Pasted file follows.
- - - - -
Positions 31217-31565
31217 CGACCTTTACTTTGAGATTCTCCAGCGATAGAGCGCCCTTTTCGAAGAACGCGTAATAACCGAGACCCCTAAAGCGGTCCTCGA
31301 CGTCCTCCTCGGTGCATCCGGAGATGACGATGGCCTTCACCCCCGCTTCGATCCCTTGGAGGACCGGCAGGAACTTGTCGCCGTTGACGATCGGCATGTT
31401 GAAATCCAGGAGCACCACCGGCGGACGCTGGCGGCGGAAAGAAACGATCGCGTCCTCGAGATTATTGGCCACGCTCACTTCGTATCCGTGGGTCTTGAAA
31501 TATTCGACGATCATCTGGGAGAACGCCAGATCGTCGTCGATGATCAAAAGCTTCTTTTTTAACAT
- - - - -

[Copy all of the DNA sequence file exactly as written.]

Positions 31217-31565
31217 CGACCTTTACTTTGAGATTCTCCAGCGATAGAGCGCCCTTTTCGAAGAACGCGTAATAACCGAGACCCCTAAAGCGGTCCTCGA
31301 CGTCCTCCTCGGTGCATCCGGAGATGACGATGGCCTTCACCCCCGCTTCGATCCCTTGGAGGACCGGCAGGAACTTGTCGCCGTTGACGATCGGCATGTT
31401 GAAATCCAGGAGCACCACCGGCGGACGCTGGCGGCGGAAAGAAACGATCGCGTCCTCGAGATTATTGGCCACGCTCACTTCGTATCCGTGGGTCTTGAAA
31501 TATTCGACGATCATCTGGGAGAACGCCAGATCGTCGTCGATGATCAAAAGCTTCTTTTTTAACAT